At the recent Startup Health Festival (pictured) the health tech hub unveiled 10 healthcare “moonshots” as well as the audacious goal of seeing 100 years of progress in 25 years. We asked Startup Health co-founder Unity Stoakes to describe the moonshot mentality, and explain why it is so critical. As told to Logan Plaster. Photos by Monica Semergiu
We are living in a moment when anything is possible. It’s not a time for innovators, entrepreneurs or doctors to be thinking incrementally, because all of these amazing conditions are aligned for extraordinary progress in healthcare.
The moonshot mentality is about thinking boldly, doing the impossible and pushing boundaries. Combine that mentality with an army of entrepreneurs – who we call health transformers – and we believe we can make 100 years of progress in 25 years.
To do this, we have to rethink everything. A practical example is the idea of a siloed approach to healthcare innovation within institutions. There is currently very little sharing of knowledge or data between facilities. There’s been a hoarding mentality. So the first thing that needs to be done is collaboration – break down these silos. Healthcare needs to embrace the open source mentality of the tech industry so that other people can build on your progress.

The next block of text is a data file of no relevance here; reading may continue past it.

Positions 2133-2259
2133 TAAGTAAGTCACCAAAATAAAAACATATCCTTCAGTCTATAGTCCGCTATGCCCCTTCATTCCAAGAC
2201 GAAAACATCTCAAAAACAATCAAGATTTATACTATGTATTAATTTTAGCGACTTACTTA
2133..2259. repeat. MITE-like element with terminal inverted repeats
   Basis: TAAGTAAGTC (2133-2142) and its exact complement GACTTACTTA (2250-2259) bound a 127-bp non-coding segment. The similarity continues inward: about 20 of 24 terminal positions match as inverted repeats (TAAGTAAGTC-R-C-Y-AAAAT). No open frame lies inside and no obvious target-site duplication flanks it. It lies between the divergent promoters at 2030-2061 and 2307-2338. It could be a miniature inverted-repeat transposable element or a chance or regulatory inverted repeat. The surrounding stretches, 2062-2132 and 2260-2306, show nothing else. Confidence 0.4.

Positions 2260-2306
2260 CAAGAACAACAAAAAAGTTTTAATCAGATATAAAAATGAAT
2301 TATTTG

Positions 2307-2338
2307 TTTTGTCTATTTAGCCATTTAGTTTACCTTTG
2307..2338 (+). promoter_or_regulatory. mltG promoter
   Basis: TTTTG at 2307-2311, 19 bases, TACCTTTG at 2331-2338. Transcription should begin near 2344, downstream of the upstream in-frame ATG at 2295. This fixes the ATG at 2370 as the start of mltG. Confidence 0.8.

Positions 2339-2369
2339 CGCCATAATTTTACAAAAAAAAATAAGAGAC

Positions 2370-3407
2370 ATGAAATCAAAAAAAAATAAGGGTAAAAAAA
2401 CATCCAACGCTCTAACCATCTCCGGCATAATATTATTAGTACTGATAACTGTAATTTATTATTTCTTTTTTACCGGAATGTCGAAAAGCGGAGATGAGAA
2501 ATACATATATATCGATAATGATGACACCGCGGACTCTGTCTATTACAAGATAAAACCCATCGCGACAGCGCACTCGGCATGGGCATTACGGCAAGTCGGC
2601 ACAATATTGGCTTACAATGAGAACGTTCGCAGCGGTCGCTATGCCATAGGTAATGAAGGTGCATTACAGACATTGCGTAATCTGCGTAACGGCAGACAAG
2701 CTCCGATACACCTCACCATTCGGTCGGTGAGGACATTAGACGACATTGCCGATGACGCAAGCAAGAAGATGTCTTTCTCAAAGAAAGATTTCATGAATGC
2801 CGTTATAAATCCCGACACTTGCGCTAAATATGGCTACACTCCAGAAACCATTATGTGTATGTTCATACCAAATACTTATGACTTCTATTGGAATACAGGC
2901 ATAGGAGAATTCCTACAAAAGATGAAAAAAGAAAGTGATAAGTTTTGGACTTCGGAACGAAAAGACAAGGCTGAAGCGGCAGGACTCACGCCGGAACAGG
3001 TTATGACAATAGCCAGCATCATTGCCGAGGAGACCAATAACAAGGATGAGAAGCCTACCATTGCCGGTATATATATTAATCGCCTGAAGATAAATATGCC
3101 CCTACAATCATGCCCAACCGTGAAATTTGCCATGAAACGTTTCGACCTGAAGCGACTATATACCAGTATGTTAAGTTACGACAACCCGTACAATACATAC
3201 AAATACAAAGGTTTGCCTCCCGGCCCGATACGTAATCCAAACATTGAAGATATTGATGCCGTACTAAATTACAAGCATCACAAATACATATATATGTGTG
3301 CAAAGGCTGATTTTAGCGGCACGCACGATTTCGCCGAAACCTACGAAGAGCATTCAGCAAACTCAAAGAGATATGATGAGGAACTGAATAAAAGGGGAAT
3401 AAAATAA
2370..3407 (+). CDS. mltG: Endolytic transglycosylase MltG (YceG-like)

We also need to completely rethink old business models. Why would we focus on solving cancer in markets where they can’t afford the drugs? Or why would we focus on mental health issues in India if there are fewer than 2,000 psychiatrists for 1 billion people. Everyone assumes that we have to focus on markets with the best bottom line. We have to rethink these business models from the ground up.
Why is the moonshot mentality important? Because there are billions of people dying of health issues that can be resolved using the tools and technologies that have already been invented. They are on a shelf or in a lab somewhere. They just haven’t been unleashed on the world yet.
One practical first step is that we need to inspire our most talented doctors to think about innovation in a new way. And that starts at medical school. We’re just starting to see early signs of this, which is a good sign for things to come.